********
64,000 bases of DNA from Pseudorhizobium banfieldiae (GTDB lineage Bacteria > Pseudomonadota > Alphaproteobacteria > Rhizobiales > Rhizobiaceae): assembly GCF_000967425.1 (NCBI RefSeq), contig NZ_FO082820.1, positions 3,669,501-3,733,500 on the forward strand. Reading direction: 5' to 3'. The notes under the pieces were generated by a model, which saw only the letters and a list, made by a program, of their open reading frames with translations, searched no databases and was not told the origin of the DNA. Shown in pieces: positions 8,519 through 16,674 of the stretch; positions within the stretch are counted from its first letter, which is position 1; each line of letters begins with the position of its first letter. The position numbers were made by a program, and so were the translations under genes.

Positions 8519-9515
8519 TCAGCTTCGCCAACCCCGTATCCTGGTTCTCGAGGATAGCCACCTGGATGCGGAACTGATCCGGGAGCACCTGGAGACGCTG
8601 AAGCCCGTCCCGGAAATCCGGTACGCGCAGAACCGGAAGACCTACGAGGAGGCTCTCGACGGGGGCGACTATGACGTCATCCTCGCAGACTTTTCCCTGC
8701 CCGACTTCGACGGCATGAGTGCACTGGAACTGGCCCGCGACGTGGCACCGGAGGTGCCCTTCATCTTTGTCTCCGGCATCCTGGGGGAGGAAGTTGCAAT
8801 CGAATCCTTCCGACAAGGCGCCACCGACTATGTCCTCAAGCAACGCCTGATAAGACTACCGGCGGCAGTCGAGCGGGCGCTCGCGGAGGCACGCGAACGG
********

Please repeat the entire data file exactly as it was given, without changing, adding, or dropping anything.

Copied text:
64,000 bases of DNA from Pseudorhizobium banfieldiae (GTDB lineage Bacteria > Pseudomonadota > Alphaproteobacteria > Rhizobiales > Rhizobiaceae): assembly GCF_000967425.1 (NCBI RefSeq), contig NZ_FO082820.1, positions 3,669,501-3,733,500 on the forward strand. Reading direction: 5' to 3'. The notes under the pieces were generated by a model, which saw only the letters and a list, made by a program, of their open reading frames with translations, searched no databases and was not told the origin of the DNA. Shown in pieces: positions 8,519 through 16,674 of the stretch; positions within the stretch are counted from its first letter, which is position 1; each line of letters begins with the position of its first letter. The position numbers were made by a program, and so were the translations under genes.

Positions 8519-9515
8519 TCAGCTTCGCCAACCCCGTATCCTGGTTCTCGAGGATAGCCACCTGGATGCGGAACTGATCCGGGAGCACCTGGAGACGCTG
8601 AAGCCCGTCCCGGAAATCCGGTACGCGCAGAACCGGAAGACCTACGAGGAGGCTCTCGACGGGGGCGACTATGACGTCATCCTCGCAGACTTTTCCCTGC
8701 CCGACTTCGACGGCATGAGTGCACTGGAACTGGCCCGCGACGTGGCACCGGAGGTGCCCTTCATCTTTGTCTCCGGCATCCTGGGGGAGGAAGTTGCAAT
8801 CGAATCCTTCCGACAAGGCGCCACCGACTATGTCCTCAAGCAACGCCTGATAAGACTACCGGCGGCAGTCGAGCGGGCGCTCGCGGAGGCACGCGAACGG